Velocity-Based Multiple Change-point Inference for Unsupervised Segmentation of Human Movement Behavior
In Proceedings of the 22nd International Conference on Pattern Recognition, (ICPR-2014), 24.8.-28.8.2014, Stockholm, o.A., pages 4564-4569, Aug/2014.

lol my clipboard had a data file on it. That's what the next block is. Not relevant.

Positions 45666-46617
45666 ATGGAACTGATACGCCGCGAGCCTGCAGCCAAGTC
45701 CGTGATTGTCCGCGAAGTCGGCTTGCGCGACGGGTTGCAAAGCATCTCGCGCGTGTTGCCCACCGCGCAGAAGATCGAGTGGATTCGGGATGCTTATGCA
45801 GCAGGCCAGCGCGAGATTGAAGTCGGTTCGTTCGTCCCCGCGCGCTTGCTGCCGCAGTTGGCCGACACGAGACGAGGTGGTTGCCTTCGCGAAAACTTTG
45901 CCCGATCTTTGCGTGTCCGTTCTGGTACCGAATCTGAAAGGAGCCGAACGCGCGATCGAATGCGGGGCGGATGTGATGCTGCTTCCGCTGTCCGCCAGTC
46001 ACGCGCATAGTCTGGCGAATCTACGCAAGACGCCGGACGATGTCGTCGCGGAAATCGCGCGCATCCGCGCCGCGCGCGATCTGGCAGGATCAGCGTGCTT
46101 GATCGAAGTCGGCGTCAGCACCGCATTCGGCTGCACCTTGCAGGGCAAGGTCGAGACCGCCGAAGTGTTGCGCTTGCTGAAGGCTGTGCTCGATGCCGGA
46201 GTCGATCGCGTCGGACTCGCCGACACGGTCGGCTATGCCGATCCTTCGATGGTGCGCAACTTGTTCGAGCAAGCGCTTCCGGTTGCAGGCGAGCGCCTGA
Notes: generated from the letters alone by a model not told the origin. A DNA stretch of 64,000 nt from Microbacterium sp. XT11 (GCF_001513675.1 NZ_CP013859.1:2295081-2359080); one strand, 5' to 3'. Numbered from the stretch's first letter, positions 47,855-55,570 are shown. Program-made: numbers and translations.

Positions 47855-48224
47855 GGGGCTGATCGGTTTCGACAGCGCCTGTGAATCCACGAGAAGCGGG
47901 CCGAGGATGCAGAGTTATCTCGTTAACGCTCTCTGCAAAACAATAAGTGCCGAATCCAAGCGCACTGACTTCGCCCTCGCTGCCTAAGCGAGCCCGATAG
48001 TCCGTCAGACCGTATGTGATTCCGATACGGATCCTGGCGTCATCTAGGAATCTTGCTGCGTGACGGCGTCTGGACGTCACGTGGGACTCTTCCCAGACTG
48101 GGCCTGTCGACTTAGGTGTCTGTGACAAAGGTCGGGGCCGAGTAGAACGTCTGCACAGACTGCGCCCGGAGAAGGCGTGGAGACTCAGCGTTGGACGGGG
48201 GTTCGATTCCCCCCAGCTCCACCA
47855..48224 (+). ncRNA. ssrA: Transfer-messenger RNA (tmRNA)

In order to transfer complex human behavior to a robot, segmentation methods are needed which are able to detect central movement patterns that can be combined to generate a wide range of behaviors. We propose an algorithm that segments human movements into behavior building blocks in a fully automatic way, called velocity-based multiple change-point inference (vMCI). Based on characteristic bell-shaped velocity patterns that can be found in point-to-point arm movements, the algorithm infers segment borders using Bayesian inference. Different segment lengths and variations in the movement execution can be handled. Moreover, the number of segments the movement is composed of need not be known in advance. Several experiments are performed on synthetic and motion capturing data of human movements to compare vMCI with other techniques for unsupervised segmentation. The results show that vMCI is able to detect segment borders even in noisy data and in demonstrations with smooth transitions between segments.